People with dementia tend to have bad sleep and insomniacs are more likely to develop dementia.
Dementia broadly comprises of a cohort of pathophysiological conditions, including Alzheimer's disease, vascular dementia, Lewy body dementia, Parkinson's disease, Huntingdon's disease, alcohol-related dementia, AIDS-related dementia and Creutzfeldt-Jakob (or Prion) disease. Common symptoms include progressive loss of cognitive powers like memory, social skills and compromised normal emotional reactions. Alzheimer’s disease, the most common form of dementia, is characterized by decreased production of the acetylcholine neurotransmitter and a progressive loss of cognitive functions. About 5.1 million Americans have Alzheimer’s disease and the number is projected to increase to 14 million by 2050.
Three categories of people are at a heightened risk of dementia: the elderly, patients with neurodegenerative diseases, and patients with mild cognitive impairment. Although 40% of elderly patients have sleep-related complaints, bad sleeping disorders are less common and are more often associated with co-morbidities.
Sleep disorders such as REM sleep behavior disorder (RBD), restless legs syndrome (RLS), periodic limb movements (PLMs) and sleep-disordered breathing become more prevalent with increasing age. RBD and sleep apnea are of particular interest with regard to dementia.. RBD is used as a contraindication of Lewy body dementia and are used as prognostic and predictive tools for neurodegeneration in Parkinson's disease. Similarly, obstructive sleep apnea (OSA) reportedly has common casual factors with Alzheimer’s disease and has been proposed to contribute to the pathophysiology of Alzheimer’s.
Troubled sleep is common in patients with dementia. Using interviews and polysomnograms scientists found longer sleep latency, increased sleep fragmentation, and decreased sleep efficiency (decreased slow wave sleep) and total sleep time in dementia patients. The most common sleep disorder symptoms in patients with dementia are increased daytime sleepiness, nighttime wandering, confusion, and agitation (sundowning). Nobody understands the origin of or the mechanism of the sundowning phenomenon many patients in institutions exhibit, but some suspect it could be related to the early circadian cycle of seniors and the recently discovered biological clock that starts operating in the brains of older people.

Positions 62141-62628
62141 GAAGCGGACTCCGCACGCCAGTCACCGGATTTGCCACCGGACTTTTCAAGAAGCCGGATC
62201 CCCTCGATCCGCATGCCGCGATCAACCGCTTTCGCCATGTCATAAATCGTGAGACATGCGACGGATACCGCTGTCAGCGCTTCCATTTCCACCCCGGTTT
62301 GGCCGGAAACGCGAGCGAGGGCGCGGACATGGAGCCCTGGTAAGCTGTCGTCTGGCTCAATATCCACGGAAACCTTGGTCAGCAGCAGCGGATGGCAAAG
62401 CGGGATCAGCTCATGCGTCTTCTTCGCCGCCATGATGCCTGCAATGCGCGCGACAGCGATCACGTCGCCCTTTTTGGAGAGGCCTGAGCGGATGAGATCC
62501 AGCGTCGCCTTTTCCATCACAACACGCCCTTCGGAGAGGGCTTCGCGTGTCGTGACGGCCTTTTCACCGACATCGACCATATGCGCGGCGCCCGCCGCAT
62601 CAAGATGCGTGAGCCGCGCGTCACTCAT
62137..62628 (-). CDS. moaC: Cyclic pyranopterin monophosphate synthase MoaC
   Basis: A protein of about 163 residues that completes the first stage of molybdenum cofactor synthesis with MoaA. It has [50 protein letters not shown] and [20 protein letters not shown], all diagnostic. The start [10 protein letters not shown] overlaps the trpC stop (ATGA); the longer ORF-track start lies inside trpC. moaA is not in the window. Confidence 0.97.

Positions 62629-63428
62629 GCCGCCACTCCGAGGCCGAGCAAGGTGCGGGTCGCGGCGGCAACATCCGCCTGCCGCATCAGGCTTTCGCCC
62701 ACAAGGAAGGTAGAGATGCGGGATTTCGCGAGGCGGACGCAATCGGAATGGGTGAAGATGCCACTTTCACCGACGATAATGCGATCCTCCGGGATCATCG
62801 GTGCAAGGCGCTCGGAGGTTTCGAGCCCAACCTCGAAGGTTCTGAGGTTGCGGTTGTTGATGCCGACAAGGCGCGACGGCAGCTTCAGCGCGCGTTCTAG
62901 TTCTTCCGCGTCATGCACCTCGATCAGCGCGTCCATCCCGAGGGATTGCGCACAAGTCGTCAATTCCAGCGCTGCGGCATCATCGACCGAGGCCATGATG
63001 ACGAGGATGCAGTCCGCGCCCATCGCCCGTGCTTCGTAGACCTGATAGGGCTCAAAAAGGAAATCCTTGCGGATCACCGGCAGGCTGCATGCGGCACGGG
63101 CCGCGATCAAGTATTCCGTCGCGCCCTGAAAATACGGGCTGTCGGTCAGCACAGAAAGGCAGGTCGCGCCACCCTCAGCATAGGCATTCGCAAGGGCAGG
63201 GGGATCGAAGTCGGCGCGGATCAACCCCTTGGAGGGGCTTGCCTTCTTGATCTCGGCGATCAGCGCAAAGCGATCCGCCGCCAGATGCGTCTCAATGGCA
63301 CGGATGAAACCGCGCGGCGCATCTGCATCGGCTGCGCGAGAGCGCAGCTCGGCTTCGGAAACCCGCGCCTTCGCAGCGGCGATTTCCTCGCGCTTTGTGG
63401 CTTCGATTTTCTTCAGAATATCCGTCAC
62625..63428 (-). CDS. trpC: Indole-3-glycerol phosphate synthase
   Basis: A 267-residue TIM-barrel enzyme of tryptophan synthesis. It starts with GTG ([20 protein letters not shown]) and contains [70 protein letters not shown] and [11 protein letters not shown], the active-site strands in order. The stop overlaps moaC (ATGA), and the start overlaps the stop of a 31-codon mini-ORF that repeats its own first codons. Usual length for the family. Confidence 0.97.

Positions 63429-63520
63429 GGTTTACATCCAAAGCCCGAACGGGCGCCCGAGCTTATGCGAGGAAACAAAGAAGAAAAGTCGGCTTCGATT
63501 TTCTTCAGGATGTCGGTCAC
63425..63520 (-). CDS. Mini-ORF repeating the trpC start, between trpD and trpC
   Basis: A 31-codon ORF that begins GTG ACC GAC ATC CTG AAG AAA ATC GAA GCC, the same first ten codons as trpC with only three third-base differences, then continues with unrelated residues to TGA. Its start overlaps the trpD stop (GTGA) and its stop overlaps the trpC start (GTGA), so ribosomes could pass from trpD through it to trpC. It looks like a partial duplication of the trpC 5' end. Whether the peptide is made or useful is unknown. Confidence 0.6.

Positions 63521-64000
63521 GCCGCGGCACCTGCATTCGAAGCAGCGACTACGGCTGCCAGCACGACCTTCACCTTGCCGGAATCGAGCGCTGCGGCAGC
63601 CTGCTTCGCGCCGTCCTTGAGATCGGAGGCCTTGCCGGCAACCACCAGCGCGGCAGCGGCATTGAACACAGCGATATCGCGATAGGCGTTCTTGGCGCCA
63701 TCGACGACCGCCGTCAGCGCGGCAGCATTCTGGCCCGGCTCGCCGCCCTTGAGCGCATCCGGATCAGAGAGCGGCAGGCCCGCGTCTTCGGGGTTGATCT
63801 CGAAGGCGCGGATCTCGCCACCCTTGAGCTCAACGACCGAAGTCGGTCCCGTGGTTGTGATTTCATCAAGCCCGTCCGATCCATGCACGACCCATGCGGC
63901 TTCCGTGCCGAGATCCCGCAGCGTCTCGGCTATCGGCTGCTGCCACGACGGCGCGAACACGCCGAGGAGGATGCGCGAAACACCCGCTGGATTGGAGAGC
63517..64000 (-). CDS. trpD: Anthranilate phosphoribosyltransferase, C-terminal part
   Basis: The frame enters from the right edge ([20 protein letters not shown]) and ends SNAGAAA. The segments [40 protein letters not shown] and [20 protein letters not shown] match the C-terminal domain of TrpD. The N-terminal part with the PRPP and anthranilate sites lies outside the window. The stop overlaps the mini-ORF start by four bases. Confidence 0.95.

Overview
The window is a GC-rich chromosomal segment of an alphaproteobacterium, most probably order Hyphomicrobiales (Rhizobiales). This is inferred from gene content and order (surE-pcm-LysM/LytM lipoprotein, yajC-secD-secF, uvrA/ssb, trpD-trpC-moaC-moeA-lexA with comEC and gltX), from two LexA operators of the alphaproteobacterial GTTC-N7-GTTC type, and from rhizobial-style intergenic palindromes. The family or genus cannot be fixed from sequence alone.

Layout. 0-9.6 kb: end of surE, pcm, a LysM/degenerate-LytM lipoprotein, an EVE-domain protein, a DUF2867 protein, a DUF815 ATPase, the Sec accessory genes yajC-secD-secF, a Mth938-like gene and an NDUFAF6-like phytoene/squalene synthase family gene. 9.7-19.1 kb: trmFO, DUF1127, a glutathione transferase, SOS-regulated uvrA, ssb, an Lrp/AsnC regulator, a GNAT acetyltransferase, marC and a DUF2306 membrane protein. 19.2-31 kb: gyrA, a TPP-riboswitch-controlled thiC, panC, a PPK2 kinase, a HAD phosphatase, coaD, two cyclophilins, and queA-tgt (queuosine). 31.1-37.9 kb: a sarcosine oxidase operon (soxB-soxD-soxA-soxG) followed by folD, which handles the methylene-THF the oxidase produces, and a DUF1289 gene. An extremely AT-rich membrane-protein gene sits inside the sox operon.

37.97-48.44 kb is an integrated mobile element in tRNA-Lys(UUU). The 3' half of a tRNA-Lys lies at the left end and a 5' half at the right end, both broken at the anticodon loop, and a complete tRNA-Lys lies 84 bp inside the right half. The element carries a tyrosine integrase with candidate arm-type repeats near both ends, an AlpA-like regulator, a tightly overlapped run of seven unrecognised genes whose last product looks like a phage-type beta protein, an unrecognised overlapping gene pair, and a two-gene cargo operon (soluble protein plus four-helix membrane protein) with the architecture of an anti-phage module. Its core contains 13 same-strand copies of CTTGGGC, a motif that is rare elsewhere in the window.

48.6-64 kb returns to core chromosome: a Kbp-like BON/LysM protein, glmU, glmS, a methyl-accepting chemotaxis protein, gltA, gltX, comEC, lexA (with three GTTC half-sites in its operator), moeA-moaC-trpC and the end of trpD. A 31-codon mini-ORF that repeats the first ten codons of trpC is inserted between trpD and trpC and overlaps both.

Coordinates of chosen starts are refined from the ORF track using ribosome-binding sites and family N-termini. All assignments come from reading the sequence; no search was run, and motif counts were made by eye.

The clinical presentation of sleep disorders in demented patients is progressively less stage 3 and REM sleep and increasing nighttime awakenings. The increase in REM latency found in patients with dementia can be attributed to the overall reduction of the REM phase. Neuronal degeneration in Altzheimer's contributes to the sleep pattern changes by damaging the basal forebrain and the reticular formation of the brainstem, two regions implicated for regulation of sleep patterns. Recently, a-synuclein aggregates have been attributed to cause dementia. The synuclein proteins are normally present in synapses of nerve terminals in the brain.
An estimated 30-50% of Parkinson’s Disease patients have excessive daytime sleepiness, a percentage that is higher at more advanced stages of the disease. Parkinson's patients often have insomnia that comes and goes through the course of the disease. A recent study found seniors with sleep problems tend to have beta-amyloid plaques in their brains more often than good sleepers. Even in elderly patients without diagnosed Alzheimer's the characteristic plaques have been found often in the brains of insomniacs.